While one swallow doesn’t make a summer, this victory could provide the necessary momentum for a decent championship.

At this early juncture, one suspects that the biggest winner from the weekend’s sequence of results was Andy Robinson. England have failed to live up to the billing of world champions since that famous evening in Sydney but look to have turned a corner.

While everyone outside of this country has warmly received Italy’s brave performance, the fact that they made life so difficult for Ireland again raises questions about the current wellbeing of this Irish team.

One really has to go back to the autumn of 2004 when Ireland scored a historic victory over South Africa to identify a performance which reflected the true quality within the squad.

With the majority of the same personnel on board, Ireland went to Twickenham two years ago and became the first team to defeat the newly crowned world champions.

The quality of interplay between backs and forwards in the build-up to Girvan Dempsey’s match winning try that day was as good as anything that New Zealand could produce.

Yet, for whatever reason, that level of continuity seems beyond the team at present. Since the start of last year’s championship, Ireland’s overall performance levels have waned.

For years, Ireland traded on the traditional characteristics of heart and passion to take the game to the opposition.

It was never sufficient to guarantee victory on a consistent basis. However, when allied with the tremendous improvements made in terms of physical, technical and tactical preparation, Ireland had proved a handful for all-comers.

For me, the most disappointing aspect of recent performances has been the lack of impassioned frenzy so characteristic in our make-up. After the game against Australia in November, the recently departed Eddie Jones commented with amazement at the lack of confrontation his side encountered at Lansdowne.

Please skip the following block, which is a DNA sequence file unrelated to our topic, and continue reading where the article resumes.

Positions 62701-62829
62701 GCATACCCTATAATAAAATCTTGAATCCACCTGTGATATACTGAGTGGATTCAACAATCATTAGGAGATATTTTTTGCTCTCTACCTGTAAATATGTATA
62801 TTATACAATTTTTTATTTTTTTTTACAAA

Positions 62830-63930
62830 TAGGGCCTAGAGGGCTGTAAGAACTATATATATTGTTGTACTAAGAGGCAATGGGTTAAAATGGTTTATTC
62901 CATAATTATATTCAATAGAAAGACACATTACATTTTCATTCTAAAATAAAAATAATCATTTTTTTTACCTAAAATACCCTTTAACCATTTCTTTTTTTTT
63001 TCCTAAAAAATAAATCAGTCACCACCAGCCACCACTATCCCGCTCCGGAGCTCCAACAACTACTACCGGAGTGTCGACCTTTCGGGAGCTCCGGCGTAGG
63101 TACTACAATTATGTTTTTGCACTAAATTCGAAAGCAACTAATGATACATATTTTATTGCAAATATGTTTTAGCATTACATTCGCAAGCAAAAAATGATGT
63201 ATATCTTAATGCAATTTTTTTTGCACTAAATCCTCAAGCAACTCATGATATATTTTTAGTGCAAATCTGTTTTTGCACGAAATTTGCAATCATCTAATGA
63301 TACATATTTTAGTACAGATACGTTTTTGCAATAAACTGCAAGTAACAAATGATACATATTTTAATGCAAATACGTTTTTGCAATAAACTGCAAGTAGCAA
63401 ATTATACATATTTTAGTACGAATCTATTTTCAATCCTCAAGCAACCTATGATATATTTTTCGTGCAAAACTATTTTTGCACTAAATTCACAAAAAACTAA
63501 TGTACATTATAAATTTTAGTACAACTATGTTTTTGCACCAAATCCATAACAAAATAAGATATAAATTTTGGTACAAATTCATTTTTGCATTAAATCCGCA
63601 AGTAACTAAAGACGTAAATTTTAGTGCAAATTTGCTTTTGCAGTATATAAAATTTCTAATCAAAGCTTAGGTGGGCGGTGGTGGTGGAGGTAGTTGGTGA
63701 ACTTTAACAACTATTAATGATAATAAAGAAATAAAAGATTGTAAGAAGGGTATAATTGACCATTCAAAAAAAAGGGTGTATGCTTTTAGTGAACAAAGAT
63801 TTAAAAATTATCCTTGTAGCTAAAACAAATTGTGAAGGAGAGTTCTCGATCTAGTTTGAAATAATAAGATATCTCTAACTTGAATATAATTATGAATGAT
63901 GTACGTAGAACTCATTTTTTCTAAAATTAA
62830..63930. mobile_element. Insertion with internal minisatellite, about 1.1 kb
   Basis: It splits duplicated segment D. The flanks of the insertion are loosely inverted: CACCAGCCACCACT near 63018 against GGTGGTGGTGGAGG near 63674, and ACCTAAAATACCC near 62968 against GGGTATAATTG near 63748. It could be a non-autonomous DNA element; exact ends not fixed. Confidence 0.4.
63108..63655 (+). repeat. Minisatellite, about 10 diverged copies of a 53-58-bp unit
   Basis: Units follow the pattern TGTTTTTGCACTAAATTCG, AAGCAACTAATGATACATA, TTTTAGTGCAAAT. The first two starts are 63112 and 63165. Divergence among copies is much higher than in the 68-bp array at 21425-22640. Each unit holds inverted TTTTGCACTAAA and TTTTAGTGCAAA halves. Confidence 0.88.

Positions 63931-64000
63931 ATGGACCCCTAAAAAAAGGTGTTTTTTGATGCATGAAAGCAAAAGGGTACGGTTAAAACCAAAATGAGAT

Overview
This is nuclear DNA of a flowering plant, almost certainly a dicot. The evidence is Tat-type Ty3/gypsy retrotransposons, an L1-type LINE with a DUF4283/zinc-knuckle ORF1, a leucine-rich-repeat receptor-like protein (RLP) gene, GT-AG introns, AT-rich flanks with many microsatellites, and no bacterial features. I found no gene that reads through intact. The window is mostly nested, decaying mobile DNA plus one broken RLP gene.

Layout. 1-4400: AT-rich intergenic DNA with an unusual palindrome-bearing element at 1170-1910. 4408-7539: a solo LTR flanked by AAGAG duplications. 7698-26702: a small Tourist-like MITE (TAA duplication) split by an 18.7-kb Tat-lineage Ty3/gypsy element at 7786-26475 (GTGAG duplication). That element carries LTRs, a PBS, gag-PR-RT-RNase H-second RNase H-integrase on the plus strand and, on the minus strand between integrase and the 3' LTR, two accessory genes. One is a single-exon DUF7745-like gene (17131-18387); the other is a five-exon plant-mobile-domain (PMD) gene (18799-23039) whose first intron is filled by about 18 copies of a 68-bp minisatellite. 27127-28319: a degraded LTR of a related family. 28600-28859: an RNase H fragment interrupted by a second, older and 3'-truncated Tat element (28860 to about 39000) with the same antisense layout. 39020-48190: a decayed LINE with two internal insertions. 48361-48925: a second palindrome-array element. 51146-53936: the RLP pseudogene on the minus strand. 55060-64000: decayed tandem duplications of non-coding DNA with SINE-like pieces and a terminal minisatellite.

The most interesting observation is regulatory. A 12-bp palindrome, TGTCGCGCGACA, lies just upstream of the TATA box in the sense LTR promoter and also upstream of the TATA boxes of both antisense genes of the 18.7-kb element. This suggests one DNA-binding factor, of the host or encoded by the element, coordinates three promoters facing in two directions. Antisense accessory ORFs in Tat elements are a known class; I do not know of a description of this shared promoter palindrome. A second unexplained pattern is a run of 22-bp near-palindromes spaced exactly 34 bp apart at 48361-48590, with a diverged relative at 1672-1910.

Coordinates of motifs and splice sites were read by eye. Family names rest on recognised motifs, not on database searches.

If anything, the French defeat in Murrayfield will make Saturday’s encounter in the Stade de France even more difficult for Eddie O’Sullivan’s men. The sight of a French pack being driven back 22 metres in the build-up to Scotland’s second try is sure to illicit a major response from the French eight.

Already coach Bernard Laporte has summoned seasoned internationals Serge Betsen, Oliver Magne, Raphael Ibanez and Pascal Pape to bolster the forward unit. I’ll be very surprised if Betsen fails to start.

France had major problems in their midfield due primarily to the loss of Yannick Jauzion prior to kick-off. The fact that Freddie Michalak was less than 100% fit also took its toll.

Jauzion’s direct replacement Ludovic Valbon had a nightmare and looks certain to be replaced by Damien Traille. The Biarritz centre is only recently back from injury and will be a far better foil for his midfield partner Florien Fritz.

Eddie O’Sullivan’s response to last Saturday’s performance is to select the same team (Denis Leamy’s availability permitting). It was always unlikely that he would go outside his original 22 for the opening two games. There is now a collective pressure on all the players to perform.

In recent seasons, Munster has suffered in the penultimate stages of the Heineken Cup from a lack of quality on the bench.

Impact players are all-important at the highest level. Look at England last Saturday. The introduction of seasoned campaigners Lawrence Dallaglio, Matt Dawson and Julian White had an immediate effect and contributed to England’s total dominance in the last quarter.

With the quality that France have called into their squad, you can be sure their bench will be fully utilised in the second half on Saturday.

By way of contrast, with the exception of Donnacha O’Callaghan and Andrew Trimble, Ireland’s bench lacks real game-breakers. Hence only one substitute was introduced against Italy. This could have a major bearing on Saturday’s outcome.